SACRAMENTO, Calif. (HedgeWorld.com)--Having ramped up its hedge fund investment total to almost US$1 billion in recent months, the California Public Employees' Retirement System is now proposing to double its allocation to hedge funds.
Through the end of September, the pension system had committed more than US$925 million to hedge funds. By year-end, hedge fund assets will likely reach US$1 billion as CalPERS officials scrutinize two additional funds that would be brought into the stable, according to investment committee documents.
The timeline for the plan to move another US$1 billion into hedge funds, currently laid out as a staff proposal, is unspecified.
In further advancing its position as the largest pension fund allocation to hedge funds, CalPERS must contend with cautionary advice from one of its consultants, Wilshire Associates. The Santa Monica, Calif.-based firm some worries over the new allocation in a memo to Mark Anson.
"While Wilshire supports the Staff's efforts to date with hedge funds, Wilshire has some concerns about the current hedge fund market environment that we believe should be considered in the face of the new $1 billion allocation recommendation," Michael Schlachter, managing director of Wilshire wrote.
The US$165 billion pension fund's investment committee is set to approve the staff proposal on Monday.
Wilshire's concerns center on large recent inflows into hedge funds and dimmer return expectations for hedge funds than in the past. Earlier this year, Wilshire Senior Managing Director Mike Napoli expressed concerns over the issue of capacity and its ultimate impact on funds of hedge funds (see ).
In his memo, Mr. Schlachter said that Wilshire's support of an additional hedge allocation would be contingent on the CalPERS staff's commitment to a "patient" timeframe, similar to how the largest U.S. pension fund invested the first US$1 billion over the course of four years.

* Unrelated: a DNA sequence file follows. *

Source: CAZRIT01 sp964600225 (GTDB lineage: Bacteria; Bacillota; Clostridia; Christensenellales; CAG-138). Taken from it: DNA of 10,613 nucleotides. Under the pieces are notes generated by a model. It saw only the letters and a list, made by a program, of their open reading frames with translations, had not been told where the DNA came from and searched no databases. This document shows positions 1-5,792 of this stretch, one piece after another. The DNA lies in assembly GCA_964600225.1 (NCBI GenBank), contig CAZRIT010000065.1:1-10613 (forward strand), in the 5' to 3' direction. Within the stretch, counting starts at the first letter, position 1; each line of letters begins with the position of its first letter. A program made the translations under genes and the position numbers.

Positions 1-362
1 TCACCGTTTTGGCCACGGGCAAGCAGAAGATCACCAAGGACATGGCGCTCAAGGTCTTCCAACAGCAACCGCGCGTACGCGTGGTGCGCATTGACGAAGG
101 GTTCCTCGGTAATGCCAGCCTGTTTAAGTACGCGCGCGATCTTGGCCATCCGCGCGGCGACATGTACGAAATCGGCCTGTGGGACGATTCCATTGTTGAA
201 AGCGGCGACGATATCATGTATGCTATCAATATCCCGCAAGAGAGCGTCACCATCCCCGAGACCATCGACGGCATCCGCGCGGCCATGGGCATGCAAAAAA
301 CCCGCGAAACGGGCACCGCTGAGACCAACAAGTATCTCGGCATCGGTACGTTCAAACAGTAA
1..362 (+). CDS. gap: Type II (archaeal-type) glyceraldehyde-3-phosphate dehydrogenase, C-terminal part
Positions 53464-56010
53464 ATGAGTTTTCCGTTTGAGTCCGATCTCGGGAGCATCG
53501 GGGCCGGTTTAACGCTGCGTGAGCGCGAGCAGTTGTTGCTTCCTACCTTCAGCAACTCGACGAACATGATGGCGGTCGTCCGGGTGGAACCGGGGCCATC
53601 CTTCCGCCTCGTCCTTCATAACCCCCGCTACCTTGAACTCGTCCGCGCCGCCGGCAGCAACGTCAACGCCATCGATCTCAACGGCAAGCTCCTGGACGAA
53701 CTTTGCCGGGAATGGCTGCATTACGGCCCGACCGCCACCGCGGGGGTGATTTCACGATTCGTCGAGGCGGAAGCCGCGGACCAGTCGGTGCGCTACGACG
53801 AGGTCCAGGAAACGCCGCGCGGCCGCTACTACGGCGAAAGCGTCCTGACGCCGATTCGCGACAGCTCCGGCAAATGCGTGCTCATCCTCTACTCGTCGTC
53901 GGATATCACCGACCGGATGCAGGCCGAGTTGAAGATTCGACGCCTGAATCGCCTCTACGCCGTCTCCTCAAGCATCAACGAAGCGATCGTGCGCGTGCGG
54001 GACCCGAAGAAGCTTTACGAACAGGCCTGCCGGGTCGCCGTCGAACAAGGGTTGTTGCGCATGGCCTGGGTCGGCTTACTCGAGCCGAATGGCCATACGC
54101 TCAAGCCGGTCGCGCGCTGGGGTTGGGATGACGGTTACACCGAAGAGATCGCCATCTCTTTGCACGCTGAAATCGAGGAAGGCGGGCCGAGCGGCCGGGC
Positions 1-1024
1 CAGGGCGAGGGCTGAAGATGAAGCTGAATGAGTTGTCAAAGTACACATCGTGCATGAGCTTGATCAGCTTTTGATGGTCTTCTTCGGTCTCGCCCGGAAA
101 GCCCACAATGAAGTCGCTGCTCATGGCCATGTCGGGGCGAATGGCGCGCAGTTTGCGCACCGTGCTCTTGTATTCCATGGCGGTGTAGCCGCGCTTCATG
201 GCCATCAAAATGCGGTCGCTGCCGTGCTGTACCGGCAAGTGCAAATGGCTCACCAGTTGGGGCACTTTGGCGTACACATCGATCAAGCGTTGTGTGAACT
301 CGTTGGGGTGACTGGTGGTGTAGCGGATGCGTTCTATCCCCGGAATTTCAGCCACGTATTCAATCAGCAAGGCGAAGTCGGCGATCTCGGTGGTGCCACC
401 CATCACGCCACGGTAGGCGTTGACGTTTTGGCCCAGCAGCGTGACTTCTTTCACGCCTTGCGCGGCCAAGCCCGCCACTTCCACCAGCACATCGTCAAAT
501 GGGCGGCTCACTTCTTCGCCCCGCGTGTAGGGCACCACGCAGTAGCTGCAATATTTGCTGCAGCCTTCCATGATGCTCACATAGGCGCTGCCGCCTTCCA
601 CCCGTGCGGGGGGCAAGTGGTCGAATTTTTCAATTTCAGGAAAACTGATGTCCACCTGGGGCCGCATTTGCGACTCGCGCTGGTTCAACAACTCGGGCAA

Besides making direct investments in hedge funds, as officials have traditionally done, CalPERS' staffers want to allocate up to US$500 million of the new mandate to a select group of hedge funds of funds. Each fund of hedge funds would have to construct a customized portfolio with risk and return distribution characteristics that will complement the CalPERS internal portfolio. Single-fund investments made by CalPERS would total 75% of its internal portfolio, while funds of funds would account for the remaining 25% of the total US$2 billion mandate.
Hedge fund administrator International Fund Services, New York, is reconciling monthly returns for the program and has established a risk-reporting platform along with CalPERS' staff.
In addition CalPERS will maintain its relationships with advisors Pacific Alternative Asset Management Company, Irvine, Calif., and Union Bank of Switzerland, New York.
PAAMCO remains a strategic adviser to the pension fund, providing investment objectives and designing a multi-strategy hedge fund portfolio, while UBS will make recommendations to the advisory board on hedge fund investments and conduct due diligence and monitoring.
In the meantime, Wilshire says in a memorandum sent to CalPERS that it will conduct an on-site due diligence visit with the system's hedge fund staff before year-end and will report its findings to the board "regarding the capabilities and resources of the CalPERS' hedge fund staff."
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